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Bases Loaded Woes and the State of the Offense

A look at how the Cardinals have fared with the bases loaded in 2014

Ezra Shaw

It was July 1st. The Cardinals were in the midst of a three-game set against the San Francisco Giants on the road. In the 4th inning of the game, the Redbirds had loaded the bases against Tim Lincecum, with the game still tied at 0.

My stomach turned the second Yadier Molina had been hit by a pitch to load the bases full, because of the situation that lie ahead. St. Louis had loaded the bases with no outs, and I should have been (at the least) a happy fan. But I had seen far too many instances like this that went down the drain, and instead of a joyous few minutes with the game essentially in the Cardinals' hands, I was left to shake my head at how they could botch something that seemed so easy. It was like a wide-open shot on net in hockey, a breakaway goal in soccer, an easy layup for the win in basketball.

Despite the simple goal - scoring some runs - I felt uneasy and couldn't look away. I watched with one eye open even though I knew what the odds of success were. It didn't matter that it felt like the kiss of death - I decided to watch anyway.

Sure enough, Allen Craig and Jon Jay followed Molina's HBP with consecutive strikeouts. Daniel Descalso came up to bat, and there was no chance then, either. As he grounded out to second, I found myself believing two things: it would be the turning point of the game (it was), and the Cardinals were going to lose the game (they did, 5-0). I changed the channel the instant Descalso grounded out. I didn't need to watch the last 5 innings to know how the game would turn out.

The Cardinals had committed a big blunder. Their chance to put the game away turned out like Jean Van de Velde winning the British Open in 1999. Alright - I contend that may have been a touch harsh - but the point remains the same: there was a chance to break away with something, and the Cards swung and missed. Their chance to run away with a golden opportunity had been squandered, and their lack of production in the moment would cost them later on.

Despite the disappointment of that game, that moment got me thinking about this very article: how exactly has St. Louis fared in bases-loaded situations in 2014?

(All stats through Tuesday afternoon)

# of outs (when bases were first loaded)
# of situations # of runs scored (avg # runs in situation)
0 8 13 (avg 1.625)
1 16 22 (avg 1.375)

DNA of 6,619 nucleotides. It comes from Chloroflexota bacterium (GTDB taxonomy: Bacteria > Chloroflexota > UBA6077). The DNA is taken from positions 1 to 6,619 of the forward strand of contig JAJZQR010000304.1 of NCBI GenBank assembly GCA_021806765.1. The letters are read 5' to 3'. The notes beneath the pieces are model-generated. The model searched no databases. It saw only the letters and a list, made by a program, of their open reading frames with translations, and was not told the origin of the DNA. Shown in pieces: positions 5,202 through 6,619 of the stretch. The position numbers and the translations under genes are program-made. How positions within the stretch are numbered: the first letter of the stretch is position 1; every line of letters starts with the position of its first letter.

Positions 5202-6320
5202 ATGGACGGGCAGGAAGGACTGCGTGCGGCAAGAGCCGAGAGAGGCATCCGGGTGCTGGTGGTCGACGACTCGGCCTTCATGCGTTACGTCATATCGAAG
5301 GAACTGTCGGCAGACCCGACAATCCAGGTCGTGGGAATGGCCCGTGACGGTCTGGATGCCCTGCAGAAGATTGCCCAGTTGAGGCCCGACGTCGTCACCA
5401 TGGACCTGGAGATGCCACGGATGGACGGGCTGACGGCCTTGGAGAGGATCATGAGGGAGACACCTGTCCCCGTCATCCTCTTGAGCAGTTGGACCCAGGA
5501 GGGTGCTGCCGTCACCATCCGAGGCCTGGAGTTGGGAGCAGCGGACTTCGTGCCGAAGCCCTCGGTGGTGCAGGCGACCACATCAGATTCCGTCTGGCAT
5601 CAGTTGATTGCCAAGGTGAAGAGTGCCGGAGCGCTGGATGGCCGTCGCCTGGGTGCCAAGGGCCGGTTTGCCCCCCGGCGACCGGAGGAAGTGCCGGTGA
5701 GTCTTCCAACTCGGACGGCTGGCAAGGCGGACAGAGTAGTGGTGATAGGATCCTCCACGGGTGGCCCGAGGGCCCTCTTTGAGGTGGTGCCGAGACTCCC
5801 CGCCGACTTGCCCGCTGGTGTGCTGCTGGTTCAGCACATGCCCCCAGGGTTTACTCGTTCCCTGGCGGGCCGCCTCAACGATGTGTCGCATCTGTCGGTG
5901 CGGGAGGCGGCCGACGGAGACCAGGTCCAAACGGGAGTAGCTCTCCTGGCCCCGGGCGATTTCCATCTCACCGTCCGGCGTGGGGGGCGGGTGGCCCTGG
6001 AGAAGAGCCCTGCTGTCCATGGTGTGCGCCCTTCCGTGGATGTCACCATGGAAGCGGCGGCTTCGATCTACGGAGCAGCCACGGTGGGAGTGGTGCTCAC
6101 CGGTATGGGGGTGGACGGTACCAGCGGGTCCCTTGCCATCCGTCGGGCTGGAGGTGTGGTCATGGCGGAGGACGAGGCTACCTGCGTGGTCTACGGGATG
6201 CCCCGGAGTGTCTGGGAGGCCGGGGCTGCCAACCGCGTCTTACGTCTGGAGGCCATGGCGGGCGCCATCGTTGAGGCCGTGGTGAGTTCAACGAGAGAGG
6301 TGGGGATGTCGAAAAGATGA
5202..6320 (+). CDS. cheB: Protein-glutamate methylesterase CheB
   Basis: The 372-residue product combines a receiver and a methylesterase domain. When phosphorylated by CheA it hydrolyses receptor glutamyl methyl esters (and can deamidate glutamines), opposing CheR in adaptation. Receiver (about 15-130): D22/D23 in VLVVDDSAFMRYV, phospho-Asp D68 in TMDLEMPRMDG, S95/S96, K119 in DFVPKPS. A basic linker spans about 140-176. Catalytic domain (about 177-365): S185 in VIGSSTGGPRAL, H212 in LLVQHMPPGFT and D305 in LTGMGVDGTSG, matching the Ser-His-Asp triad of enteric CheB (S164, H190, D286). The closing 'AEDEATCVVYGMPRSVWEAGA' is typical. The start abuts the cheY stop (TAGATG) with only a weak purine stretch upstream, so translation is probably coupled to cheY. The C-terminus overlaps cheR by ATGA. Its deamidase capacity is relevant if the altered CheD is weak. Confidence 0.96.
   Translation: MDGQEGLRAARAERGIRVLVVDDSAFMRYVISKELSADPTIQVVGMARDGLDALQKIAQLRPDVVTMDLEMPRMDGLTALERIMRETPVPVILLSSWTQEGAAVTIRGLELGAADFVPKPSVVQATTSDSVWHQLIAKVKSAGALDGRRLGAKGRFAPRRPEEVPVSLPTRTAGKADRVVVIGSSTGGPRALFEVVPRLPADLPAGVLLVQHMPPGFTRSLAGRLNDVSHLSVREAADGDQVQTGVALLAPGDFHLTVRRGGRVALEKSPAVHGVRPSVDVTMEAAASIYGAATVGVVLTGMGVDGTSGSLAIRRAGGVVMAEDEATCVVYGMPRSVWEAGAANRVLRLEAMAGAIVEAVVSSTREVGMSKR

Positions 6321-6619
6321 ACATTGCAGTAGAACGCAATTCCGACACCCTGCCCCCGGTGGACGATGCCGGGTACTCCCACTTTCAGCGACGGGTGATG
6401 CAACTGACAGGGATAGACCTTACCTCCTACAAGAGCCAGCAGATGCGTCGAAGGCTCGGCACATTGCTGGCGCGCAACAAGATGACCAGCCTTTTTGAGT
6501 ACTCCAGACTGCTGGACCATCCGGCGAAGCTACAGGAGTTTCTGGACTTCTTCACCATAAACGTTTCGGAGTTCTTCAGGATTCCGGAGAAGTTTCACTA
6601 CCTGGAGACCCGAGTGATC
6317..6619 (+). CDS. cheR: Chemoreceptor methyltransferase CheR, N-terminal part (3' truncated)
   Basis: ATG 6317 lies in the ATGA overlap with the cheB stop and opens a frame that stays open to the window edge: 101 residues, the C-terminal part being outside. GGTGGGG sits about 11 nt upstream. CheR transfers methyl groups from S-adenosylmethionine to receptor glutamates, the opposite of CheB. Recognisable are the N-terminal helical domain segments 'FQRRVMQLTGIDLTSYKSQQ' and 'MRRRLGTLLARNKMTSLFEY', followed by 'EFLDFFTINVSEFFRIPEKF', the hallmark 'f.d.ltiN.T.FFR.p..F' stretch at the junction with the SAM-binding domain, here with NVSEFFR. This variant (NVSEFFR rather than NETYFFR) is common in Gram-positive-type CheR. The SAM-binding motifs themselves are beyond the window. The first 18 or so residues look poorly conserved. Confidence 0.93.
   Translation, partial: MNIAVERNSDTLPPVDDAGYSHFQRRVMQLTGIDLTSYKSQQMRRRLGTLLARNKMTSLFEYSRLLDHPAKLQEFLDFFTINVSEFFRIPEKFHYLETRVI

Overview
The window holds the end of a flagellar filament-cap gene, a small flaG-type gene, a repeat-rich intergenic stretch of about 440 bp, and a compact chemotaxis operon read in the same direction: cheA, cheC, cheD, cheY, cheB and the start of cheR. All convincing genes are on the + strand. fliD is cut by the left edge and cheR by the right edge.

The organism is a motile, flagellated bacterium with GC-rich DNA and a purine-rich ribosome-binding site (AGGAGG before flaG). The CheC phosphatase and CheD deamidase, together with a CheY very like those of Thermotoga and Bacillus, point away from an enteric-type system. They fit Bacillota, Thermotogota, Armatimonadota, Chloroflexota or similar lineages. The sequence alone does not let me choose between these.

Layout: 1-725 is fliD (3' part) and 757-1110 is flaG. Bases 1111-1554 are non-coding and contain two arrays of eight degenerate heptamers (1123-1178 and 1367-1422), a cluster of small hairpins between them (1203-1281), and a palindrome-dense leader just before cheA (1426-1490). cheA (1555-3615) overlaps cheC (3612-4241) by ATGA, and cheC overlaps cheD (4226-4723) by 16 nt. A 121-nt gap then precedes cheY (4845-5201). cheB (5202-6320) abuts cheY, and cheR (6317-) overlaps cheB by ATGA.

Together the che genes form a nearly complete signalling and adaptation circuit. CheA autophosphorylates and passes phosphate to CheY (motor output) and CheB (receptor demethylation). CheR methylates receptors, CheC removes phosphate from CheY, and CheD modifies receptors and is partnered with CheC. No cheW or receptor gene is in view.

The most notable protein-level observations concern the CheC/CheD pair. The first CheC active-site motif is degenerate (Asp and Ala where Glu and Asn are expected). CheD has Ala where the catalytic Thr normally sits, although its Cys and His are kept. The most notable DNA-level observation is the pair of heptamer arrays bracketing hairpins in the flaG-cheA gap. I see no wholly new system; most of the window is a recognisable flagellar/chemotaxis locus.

2 30 21 (avg 0.7; no runs scored in 20 situations with 2 outs)










While the team has struggled at times with the bases loaded, stats like these are encouraging:

  • The Cardinals are 4-0 in games that they've loaded the bases more than once..
  • St. Louis has won 4 of their last 5 ballgames in which they loaded the bases (their last loss was to the Marlins on July 5th - in that game the Cards failed to score with the bases loaded & 2 outs in the 2nd inning)

It is no secret that the 2013 Cardinals had something special with runners in scoring position, or the bases loaded for that matter. St. Louis hit .370 with the bases loaded last season. The most successful player in that situation with 10 or more at-bats was none other than Allen Craig, who batted .700. Of players with more than 5 at-bats, Matt Carpenter was the most successful, with a .778 average.

In 2014, the Redbirds are batting .256 with the bases loaded. That average ranks third in the NL Central, behind the Reds' .324 - which also leads the NL - and the Brewers' .271. The Cards' .256 average is 8th in the National League.

Craig, who leads the team with 11 at-bats in this situation, is hitting .273. Matt Holliday and Tony Cruz have the highest average, each hitting .500 in small sample size (Holliday 6 ABs, Cruz 4). Jay is the most improved in bases-loaded scenarios, going from .083 in '13 (in 12 ABs) to .444 this season in 9 at-bats.

And, as a whole, the Cardinals have scored the 2nd fewest runs offensively in all of Major League Baseball (370), with the Padres' 291 runs being the only worse number in the bigs. To put that in perspective, St. Louis has finished in the top five in runs scored in each of the last three seasons.

The main difference between the two teams, if you disregard players who have come and gone (like Freese, Beltran, or the stuck-in-Memphis Pete Kozma), is the production of Allen Craig.

VEB's own Craig (Edwards, that is) put together a superb post on Sunday on Allen's hitting woes and possible future - or lack thereof - in a Cardinal uniform. There is no question that the Allen Craig of 2014 is not the same Allen Craig from 2013. The same player who hit .315 last year (and hit an unreal .454 with runners in scoring position) has regressed quite a bit, sporting a .244 batting average while straddling a .256 average with runners in scoring position this season.

Sure, regression was bound to hit the Redbirds after their offensive success last season, but nobody expected this. Not out of Allen Craig, not with runners in scoring position, not with the bases loaded. Sure, the Cards weren't going to hit .330 with runners in scoring position again, and some players were bound to regress. But for the Cardinals to have the seemingly endless, ant-under-a-magnifying-glass kind of struggle months after succeeding under the same philosophy is, to say the least, confusing. Ah, the joys of baseball.

'Til next time...

Zoom Zoom's playlist for July 23, 2014

"Paul Revere" - Beastie Boys

"Cath" - Death Cab for Cutie

"Running on Empty" - Jackson Browne

"Married with Children" - Oasis

"Rollover DJ" - Jet